Antibiotics and the Human Gut Microbiota

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Introduction

Figure 1. Phylogentic tree representing the inhabitants of the human microbiome of 242 healthy individuals who were surveyed for two years. Originally created by Curtis Huttenhower and Nicola Segata at the Harvard School of Public Health for the National Institutes of Health Human Microbiome Project. Obtained from New York Times [1]

Antibiotics make up a class of molecules whose purpose is to inhibit the growth of or kill harmful bacteria. They are produced by a wide variety of microbes as a means of competing with and defending themselves from nearby bacteria. Antibiotics are incredibly important to human health, as they are the primary treatment method for bacterial infections [1][2]. One aspect of antibiotic treatment that receives much less focus than its effect on invading pathogens is its impact on the human microbiota. A microbiome is a population that is defined by every microbe present on and/or within a certain part of an organism. Humans have an incredibly diverse microbiome (Figure 1) that contributes to the physiological processes of the host organism in many different ways (Figure 3) [3]. Although antibiotics are incredibly useful in fighting bacterial infections, they often alter the human gut microbiome in ways that prove detrimental to one's health.

Common Uses for Antibiotics

Figure 2. Graphic representing the spread of antibiotic resistant strains of bacteria between (1) hospitals, (2) family and pets, (3) agricultural products, (4) tourists and food imports, (5) water bodies, and (6) agricultural practices. Provided by the Switzerland Federal Office of Public Health. [2]

While antibiotics are primarily utilized to treat bacterial infections in humans, there are many other applications that contribute greatly to human antibiotic overexposure. Antibiotics are often used to treat and prevent bacterial infections in pets, livestock, and aquaculture stock [4]. Additionally, antibiotics are used frequently to promote growth in livestock. Surprisingly, certain studies estimate that the US uses more antibiotics for this purpose than for treatment of human bacterial infections [5]. Antibiotics are also included in many household products such as soaps, shampoos, and even solid objects such as fabrics [4] as a means to control domestic bacterial populations. Aside from direct exposure through treatment, antibiotics and antibiotic resistant bacteria can come into contact with the human microbiota through contaminated waterways [6], human consumption of food that is grown or produced in the presence of antibiotics [7], exposure to infected individuals, etc (Figure 2).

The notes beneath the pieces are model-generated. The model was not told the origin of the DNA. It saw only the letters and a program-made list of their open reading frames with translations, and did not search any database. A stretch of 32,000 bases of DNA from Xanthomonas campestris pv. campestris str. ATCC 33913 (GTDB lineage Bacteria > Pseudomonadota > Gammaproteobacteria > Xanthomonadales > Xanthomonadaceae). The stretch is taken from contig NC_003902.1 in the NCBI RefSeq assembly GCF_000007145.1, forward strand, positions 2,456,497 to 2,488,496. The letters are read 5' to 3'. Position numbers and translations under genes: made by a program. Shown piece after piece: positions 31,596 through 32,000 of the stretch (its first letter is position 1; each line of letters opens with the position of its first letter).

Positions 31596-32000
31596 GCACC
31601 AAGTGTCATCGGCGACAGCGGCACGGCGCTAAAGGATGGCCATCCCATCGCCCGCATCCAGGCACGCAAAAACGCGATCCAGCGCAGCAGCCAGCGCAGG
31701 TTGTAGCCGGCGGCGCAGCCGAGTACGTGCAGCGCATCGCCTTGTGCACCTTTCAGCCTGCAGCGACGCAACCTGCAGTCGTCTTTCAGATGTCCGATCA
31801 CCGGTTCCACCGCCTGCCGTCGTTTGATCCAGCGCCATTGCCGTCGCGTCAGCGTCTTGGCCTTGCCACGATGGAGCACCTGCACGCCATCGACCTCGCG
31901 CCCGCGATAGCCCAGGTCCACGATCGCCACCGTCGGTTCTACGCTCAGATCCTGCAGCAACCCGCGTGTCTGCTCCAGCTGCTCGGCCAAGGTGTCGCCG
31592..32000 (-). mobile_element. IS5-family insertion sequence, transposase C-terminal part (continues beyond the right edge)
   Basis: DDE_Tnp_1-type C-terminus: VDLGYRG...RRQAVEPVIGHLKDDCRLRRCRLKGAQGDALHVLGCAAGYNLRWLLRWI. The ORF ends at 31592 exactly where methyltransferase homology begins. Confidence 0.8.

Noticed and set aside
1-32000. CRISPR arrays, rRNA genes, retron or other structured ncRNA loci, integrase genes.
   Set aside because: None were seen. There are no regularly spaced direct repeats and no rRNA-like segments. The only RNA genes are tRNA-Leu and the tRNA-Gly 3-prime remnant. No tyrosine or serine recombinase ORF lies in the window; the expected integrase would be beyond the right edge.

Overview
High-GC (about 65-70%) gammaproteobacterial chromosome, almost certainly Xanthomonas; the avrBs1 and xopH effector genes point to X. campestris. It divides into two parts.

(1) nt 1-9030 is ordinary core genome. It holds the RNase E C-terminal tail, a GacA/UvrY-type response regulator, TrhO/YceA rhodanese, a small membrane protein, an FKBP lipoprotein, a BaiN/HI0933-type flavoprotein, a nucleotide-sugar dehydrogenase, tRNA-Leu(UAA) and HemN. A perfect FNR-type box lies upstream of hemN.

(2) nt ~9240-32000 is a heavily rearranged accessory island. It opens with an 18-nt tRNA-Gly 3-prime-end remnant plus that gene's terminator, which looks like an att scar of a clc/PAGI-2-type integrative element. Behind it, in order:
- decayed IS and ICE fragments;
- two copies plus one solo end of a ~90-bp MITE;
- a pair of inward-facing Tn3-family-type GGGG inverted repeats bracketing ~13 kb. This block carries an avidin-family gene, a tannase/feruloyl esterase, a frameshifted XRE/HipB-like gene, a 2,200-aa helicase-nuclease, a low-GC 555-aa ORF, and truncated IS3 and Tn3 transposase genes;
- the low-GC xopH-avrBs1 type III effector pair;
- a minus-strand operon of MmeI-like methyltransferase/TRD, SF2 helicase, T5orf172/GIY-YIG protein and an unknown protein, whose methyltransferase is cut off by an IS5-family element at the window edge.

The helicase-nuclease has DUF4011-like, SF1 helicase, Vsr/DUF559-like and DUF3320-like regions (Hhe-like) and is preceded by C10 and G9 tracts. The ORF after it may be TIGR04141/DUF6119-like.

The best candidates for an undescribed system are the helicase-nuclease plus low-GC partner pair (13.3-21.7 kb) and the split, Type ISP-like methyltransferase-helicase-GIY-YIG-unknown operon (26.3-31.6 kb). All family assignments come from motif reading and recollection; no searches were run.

Effect of Antibiotic Exposure on the Human Microbiota

Figure 3.Overview of microbial carbohydrate fermentation: one of the important processes performed by the inhabitants of the human gut. Featured in The relationship between gut microbiota and weight gain in humans (Angelakis et al. 2011) [3]

Due to the prevalence of antibiotic use throughout the world, the human microbiome is often exposed to excessive amounts of these antibacterial agents [8]. Although antibiotics very effectively assist in the removal of harmful bacteria, they can also have detrimental effects on the gut microbiome. The most immediate of these effects is seen in the stress placed on the gut microbiome’s inhabitants, increasing expression of genes related to stress response, antibiotic resistance, and phage induction [9]. Bacterial fitness is altered in the presence of this stress, a change that tends to decrease bacterial diversity, richness and evenness within the gut; this disturbance is known as dysbiosis [8]. Although the microbiome is generally able to return to a composition that is similar to that of pretreatment conditions (one study found this to occur about four weeks after a five day ciprofloxacin treatment, although some taxa failed to recover until 6 months after treatment [10]), some alterations to the microbiome have been shown to persist over a number of months [11][12]. It was also found that when exposed to targeted antibiotics, certain subpopulations that are not directly affected by the antibiotic can still experience a reduction in population size [13]. This phenomenon is likely due to aspects of interdependence and/or competition between bacteria within the gut microbiome.

Figure 4. Effects of antibiotics on the gut microbiota. Mechanisms by which the change occurs are in the pink boxes; the results of the change are in the yellow boxes; the associated diseases are written in purple lettering. Featured in Antibiotics and the Human Gut Microbiome: Dysbioses and Accumulation of Resistances (Francino 2016) [4]